Religion and social justice: the Latin American contributions
Thursday 19 April 2012
Litteraturhuset, Oslo, Norway
Main speakers :
Professor, Department of Philosophy, Metropolitan Autonomous University (UAM), Mexico
Professor, Faculty of Social Science, University of Buenos Aires
General Secretary, the Church City Mission / Guest Researcher, University of Glasgow
The aim of this seminar is to give an insight into the main Latin American intellectual contributions to the current debate about the role of religion in development, and to discuss historical and contemporary experiences shedding light on different aspects of it.
In spite of deep transformations inside and outside the traditionally dominant Catholic Church, Christian congregations of different kinds in Latin America continue to exert moral authority, be a main locus for social belonging and participation, and provider of ethical principles. Religious leaders also have important positions in societies at the local, national and international levels. However, the church and religious leaders have played partly contradictory roles. Whereas the Catholic Church overall has been closely linked to governmental power apparatuses in Latin America, it is also from within the Catholic Church and circles strongly associated with it, that the most powerful intellectual justification for linking the Christian gospel closely to social justice has come. And there are numerous examples from across Latin America of catholic voices being at the forefront in work on peace, solidarity and social justice.
From colonial times, different indigenous belief systems have existed side by side with Catholicism and mixed with it in different forms of syncretism. For the last 30 years, Protestantism has become influential, and some charismatic movements are gaining ground both within catholic and protestant churches. While some have become instrumental politically, they have generally been more individualist and had less focus on political mobilization.
The Latin American reality, both historically and contemporarily, is crucial in order to understand the reaction from progressive religious-based actors and movements. Poverty with its roots in the glaring inequality of the region, and the immense suffering it brings about have resulted in a serious quest for explanations and analysis, as well as the presentations of concrete alternatives.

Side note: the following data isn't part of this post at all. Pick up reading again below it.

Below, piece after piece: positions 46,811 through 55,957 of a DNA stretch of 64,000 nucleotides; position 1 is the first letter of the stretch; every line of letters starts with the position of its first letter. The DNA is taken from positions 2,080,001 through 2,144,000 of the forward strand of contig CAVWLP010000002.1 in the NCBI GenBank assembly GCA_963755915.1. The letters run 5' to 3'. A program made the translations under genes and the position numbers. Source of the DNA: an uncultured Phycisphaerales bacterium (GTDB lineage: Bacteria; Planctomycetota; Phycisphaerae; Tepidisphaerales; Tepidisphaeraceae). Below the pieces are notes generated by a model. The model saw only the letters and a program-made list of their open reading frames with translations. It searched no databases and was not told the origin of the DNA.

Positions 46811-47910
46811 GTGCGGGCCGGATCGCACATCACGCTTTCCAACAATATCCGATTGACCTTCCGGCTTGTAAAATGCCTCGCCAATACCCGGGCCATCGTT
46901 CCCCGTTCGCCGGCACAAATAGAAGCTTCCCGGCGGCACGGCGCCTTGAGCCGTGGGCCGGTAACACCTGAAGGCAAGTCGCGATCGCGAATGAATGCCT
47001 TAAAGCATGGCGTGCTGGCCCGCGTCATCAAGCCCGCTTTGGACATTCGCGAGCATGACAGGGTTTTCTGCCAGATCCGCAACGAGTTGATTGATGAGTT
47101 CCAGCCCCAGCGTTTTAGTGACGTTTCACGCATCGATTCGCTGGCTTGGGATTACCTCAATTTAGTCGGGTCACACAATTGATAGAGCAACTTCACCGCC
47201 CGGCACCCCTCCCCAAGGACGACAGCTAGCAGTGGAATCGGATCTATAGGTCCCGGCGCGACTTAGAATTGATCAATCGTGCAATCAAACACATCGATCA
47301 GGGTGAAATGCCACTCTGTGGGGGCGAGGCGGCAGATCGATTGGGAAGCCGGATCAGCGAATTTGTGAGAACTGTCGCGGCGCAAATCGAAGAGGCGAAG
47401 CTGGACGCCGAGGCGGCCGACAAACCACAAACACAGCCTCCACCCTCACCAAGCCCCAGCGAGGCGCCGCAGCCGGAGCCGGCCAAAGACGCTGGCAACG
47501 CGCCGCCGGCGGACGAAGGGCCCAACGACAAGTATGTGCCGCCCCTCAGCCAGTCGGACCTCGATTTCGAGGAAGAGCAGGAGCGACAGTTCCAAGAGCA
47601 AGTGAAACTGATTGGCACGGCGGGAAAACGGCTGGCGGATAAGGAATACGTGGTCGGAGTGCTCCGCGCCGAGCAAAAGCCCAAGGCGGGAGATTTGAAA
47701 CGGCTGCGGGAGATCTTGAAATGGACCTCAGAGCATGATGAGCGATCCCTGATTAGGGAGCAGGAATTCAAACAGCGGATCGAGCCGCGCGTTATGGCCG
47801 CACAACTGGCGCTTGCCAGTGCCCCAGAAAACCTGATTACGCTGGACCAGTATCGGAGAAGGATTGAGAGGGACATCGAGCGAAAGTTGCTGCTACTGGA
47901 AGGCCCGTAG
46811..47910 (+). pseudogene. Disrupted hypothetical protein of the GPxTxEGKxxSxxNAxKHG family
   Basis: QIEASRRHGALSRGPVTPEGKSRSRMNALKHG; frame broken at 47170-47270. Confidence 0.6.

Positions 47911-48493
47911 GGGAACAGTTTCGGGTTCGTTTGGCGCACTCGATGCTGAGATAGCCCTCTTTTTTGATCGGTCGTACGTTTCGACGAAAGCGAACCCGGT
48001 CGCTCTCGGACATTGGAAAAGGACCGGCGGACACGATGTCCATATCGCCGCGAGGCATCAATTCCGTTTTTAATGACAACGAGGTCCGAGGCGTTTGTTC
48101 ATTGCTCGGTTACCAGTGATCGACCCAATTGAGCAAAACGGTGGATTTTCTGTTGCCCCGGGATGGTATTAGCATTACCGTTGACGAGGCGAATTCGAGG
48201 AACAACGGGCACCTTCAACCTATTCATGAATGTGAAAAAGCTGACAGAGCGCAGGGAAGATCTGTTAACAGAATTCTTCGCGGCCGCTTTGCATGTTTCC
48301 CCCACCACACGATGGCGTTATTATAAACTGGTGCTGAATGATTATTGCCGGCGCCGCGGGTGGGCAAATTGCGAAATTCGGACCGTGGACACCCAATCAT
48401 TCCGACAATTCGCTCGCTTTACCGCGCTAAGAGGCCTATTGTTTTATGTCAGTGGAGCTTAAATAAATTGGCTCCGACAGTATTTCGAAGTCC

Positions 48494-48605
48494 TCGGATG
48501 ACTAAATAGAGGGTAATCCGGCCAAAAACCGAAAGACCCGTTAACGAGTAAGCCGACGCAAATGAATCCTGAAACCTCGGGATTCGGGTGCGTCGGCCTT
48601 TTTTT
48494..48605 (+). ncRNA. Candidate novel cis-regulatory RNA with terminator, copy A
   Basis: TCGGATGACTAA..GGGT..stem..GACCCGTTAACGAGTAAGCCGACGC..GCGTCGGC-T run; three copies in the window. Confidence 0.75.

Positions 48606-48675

Opening and welcome
Benedicte Bull & Hans-Egil Offerdal
The challenge of liberation to thinking about politics and poverty and social justice
From theology and philosophy to the politics of liberation
By Enrique Dussel, Metropolitian Autonomous University (UAM), Mexico
Against all winds: past and present challenges to the liberation theology’s thinking about justice and poverty
By Sturla Stålsett, General Secretary, the Church City Mission/Guest Researcher, University of Glasgow
Anne Stensvold, Professor, History of Religion, University of Oslo
Bernt Gulbrandsen, CARITAS
Social justice and new religious movements
The competition for the souls of the poor: the challenge from new religious movements
By Fortunato Mallimaci, University of Buenos Aires
Comments. Non-catholic religious movements in Latin America and the commitment to social justice and the poor
Arnhild Helgesen, PhD Researcher, School of Mission and Theology
Maren Christensen Bjune, PhD Researcher, Department of Comparative Politics, University of Bergen
Lars Kirkhusmo Pharo, Research Associate, Harvard University and Claremont Graduate University.
Video by SAIFF